Taken 18-Mar-11
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Photo Info

Dimensions3600 x 2400
Original file size7.9 MB
Image typeJPEG
Color spacesRGB
Date taken18-Mar-11 16:04
Date modified24-Jan-18 15:36
Shooting Conditions

Camera makeCanon
Camera modelCanon EOS 5D
Focal length25 mm
Exposure1/30 at f/11
FlashNot fired, compulsory mode
Exposure bias0 EV
Exposure modeManual
Exposure prog.Manual
ISO speedISO 100
Metering modeUnknown
Dryhope Tower_8762

Dryhope Tower_8762

Dryhope Tower is a rectangular 16th century stone tower house, founded by the Scott family. On shelving ground that overlooks the steep gully of the Dryhope Burn, the three storey tower is pierced with gunloops and crowned by a guard house. The basement and first floor hall were vaulted and connected by a newel stair in the corner but the tower was slighted in 1592, after the Scotts were involved in a plot against King James VI. Rebuilt in 1613, with a later ground floor entrance on the north-east angle, the ground floor vault and the stair have collapsed but the upper vault is almost complete. An armorial panel dated 1613, with the initials for Philip and Mary Scott was above the entrance but is now built into a farm building. There is no indication of an encasing barmkin wall, the distance to the turf-covered banks of possible outbuildings, is to great for them to have any direct connection. 9 miles east is Kirkhope Tower and 10 miles north-east is Traquair House.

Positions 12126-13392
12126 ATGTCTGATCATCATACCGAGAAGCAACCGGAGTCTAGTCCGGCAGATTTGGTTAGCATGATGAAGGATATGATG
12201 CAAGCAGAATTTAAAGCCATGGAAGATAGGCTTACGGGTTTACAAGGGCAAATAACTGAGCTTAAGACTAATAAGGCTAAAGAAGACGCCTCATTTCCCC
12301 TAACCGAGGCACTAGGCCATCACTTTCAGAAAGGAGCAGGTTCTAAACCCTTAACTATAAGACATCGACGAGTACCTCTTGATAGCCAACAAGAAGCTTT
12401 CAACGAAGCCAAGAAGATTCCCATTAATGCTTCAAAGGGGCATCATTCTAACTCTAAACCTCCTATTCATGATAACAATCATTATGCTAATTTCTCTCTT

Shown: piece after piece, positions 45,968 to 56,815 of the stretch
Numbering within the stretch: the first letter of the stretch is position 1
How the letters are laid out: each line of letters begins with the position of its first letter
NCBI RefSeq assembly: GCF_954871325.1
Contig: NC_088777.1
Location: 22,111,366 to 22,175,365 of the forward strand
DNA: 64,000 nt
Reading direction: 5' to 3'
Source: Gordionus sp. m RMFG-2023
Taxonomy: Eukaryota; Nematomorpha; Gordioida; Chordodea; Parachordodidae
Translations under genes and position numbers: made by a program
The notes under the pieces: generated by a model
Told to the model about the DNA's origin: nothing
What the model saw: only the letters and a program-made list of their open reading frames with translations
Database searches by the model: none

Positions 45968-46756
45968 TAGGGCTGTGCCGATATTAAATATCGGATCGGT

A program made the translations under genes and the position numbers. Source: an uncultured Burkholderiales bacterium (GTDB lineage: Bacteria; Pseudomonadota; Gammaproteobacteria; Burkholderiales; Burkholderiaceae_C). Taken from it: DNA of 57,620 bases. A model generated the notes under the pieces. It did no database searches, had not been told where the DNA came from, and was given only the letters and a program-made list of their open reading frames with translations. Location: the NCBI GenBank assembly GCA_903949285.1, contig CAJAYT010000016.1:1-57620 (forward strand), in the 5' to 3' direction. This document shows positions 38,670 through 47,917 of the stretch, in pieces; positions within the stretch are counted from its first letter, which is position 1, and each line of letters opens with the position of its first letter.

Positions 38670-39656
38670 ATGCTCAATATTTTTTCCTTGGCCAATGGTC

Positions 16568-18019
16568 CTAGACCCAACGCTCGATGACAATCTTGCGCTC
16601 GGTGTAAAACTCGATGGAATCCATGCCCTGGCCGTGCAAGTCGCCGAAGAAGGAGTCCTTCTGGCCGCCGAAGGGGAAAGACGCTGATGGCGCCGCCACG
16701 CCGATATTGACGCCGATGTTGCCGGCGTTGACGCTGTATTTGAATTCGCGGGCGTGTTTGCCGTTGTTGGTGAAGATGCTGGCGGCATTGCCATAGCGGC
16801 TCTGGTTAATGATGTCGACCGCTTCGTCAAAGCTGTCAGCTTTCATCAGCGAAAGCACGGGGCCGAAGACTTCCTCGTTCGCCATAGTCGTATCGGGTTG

Dryhope Tower is located north of Dryhope farm, off the A708. 16 miles south-west of Selkirk, on the A708.

The site is owned by Philiphaugh Estate Trust and is visible from the road.

Car parking is by the side of the road.